One of the best ways to help break down the stigma associated with mental health is to talk openly and honestly about our own mental health conditions. For many people, this means opening up to our friends and family. For some people, however, this means opening up to thousands of fans and followers. Here are six celebrities who have shared about their experiences of living with a mental illness.
1. JK Rowling - The heralded author of Harry Potter, JK Rowling, hasn’t held back in talking about her depression while writing her famous book series. She even says that the inspiration for the book’s “dementors” were drawn from her own battles with depression.
2. Kid Cudi - Popular rapper, Kid Cudi, opened up on Facebook about checking into a mental health rehabilitation center for depression and suicidal urges. His candid post sparked a trend on Twitter (#YouGoodMan) where black men shared their own struggles with mental health.
3. Demi Lovato - Singer/Actress Demi Lovato was diagnosed with Bipolar Disorder back in 2010. In talking about it now, she says, "I was dealing with bipolar depression and didn't know what was wrong with me. Little did I know, there was a chemical imbalance in my brain. Because I didn't tell people what I need, I ended up self-medicating and coping with very unhealthy behaviors."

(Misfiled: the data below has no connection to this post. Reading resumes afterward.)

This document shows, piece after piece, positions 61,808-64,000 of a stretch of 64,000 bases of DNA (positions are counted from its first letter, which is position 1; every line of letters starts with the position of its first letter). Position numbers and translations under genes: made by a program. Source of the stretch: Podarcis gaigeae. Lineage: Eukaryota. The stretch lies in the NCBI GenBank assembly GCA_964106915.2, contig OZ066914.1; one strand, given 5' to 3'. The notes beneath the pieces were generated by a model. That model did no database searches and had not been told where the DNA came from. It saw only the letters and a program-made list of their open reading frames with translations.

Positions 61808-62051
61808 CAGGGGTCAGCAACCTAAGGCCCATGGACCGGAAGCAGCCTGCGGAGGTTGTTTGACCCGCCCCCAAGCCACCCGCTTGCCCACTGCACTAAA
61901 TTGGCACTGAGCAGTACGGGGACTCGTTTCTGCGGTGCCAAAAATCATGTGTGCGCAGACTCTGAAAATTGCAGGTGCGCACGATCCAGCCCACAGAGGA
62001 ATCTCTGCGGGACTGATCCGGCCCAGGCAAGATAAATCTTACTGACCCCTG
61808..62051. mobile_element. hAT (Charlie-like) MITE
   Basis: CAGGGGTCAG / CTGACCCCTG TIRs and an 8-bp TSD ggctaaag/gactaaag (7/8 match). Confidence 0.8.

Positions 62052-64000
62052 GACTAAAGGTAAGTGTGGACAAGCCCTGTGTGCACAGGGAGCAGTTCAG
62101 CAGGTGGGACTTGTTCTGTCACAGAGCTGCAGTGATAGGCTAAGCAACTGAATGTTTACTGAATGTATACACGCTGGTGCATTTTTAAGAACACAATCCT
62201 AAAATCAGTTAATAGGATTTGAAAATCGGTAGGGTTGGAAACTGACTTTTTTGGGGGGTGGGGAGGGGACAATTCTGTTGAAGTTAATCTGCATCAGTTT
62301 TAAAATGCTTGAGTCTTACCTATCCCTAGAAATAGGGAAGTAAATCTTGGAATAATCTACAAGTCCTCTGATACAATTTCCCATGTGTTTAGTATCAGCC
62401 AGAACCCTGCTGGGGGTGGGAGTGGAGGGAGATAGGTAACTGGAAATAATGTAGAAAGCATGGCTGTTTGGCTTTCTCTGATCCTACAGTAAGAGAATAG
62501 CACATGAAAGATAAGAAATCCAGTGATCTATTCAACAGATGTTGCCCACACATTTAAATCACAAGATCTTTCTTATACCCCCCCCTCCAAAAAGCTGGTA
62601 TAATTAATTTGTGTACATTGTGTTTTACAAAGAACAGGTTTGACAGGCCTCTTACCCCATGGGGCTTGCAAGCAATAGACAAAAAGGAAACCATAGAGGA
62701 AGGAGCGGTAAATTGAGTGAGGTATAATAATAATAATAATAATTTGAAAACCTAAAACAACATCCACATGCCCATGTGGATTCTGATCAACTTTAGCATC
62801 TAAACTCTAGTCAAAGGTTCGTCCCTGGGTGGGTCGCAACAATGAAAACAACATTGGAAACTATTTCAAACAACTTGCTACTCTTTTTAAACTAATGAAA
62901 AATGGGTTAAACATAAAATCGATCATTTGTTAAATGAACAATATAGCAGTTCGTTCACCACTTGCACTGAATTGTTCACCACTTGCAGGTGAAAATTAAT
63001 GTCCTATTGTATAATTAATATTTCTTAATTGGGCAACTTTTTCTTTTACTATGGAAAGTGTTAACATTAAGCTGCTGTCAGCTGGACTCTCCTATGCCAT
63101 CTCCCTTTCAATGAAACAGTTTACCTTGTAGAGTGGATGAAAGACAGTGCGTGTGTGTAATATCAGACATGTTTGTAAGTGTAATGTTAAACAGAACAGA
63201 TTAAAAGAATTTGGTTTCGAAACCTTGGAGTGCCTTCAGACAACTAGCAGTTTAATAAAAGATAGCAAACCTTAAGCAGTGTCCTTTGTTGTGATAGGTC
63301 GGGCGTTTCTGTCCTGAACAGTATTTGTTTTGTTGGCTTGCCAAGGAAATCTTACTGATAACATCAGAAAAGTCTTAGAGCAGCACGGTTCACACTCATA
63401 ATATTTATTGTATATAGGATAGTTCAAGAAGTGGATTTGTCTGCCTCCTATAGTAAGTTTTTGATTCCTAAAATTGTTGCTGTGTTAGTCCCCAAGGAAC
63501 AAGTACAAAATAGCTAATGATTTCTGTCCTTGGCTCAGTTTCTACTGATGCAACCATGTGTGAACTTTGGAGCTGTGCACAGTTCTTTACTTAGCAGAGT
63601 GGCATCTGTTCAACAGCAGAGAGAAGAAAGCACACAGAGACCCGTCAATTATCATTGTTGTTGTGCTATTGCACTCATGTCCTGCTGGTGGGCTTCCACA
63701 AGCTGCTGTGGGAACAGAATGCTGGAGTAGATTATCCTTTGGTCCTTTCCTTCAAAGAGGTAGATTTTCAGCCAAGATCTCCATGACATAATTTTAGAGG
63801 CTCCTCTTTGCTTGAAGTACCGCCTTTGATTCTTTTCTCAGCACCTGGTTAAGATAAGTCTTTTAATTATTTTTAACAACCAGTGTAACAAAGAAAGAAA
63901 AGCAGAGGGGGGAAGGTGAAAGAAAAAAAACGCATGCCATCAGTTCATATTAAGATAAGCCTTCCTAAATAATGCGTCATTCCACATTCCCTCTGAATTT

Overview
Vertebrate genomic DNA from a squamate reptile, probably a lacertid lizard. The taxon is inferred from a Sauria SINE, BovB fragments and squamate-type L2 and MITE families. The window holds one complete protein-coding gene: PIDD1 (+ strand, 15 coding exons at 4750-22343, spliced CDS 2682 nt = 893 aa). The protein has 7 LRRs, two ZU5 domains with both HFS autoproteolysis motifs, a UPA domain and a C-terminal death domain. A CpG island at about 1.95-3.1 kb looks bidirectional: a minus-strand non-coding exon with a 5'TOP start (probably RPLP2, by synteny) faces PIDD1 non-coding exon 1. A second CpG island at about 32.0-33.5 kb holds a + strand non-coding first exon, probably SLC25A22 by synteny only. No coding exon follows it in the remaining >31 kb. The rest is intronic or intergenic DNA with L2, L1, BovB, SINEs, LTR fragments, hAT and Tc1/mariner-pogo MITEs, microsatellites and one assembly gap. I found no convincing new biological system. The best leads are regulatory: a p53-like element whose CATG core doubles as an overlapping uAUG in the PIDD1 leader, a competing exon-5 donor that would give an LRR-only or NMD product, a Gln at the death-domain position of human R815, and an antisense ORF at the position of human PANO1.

4. Herschel Walker - Heisman Trophy winner, NFL running back, Olympian, and now a mental health advocate, Herschel Walker has written a book about titled “Breaking Free: My Life with Dissociative Identity Disorder”.
5. Catherine Zeta-Jones - After seeking out treatment for Bipolar Disorder back in 2011, Catherine Zeta-Jones has been vocal about breaking down the stigma. She is quoted as saying, “There is no need to suffer silently and there is no shame in seeking help.”
6. Howie Mandel - As a comedian and TV Host, Howie Mandel has been vocal about living with Obsessive Compulsive Disorder. He says, “We take care of our dental health. We don’t take care of our mental health. I think the solution to making this world better is if we would just be healthy, mentally.”
Written by Nate Schorr, Associate Director, NAMI Wisconsin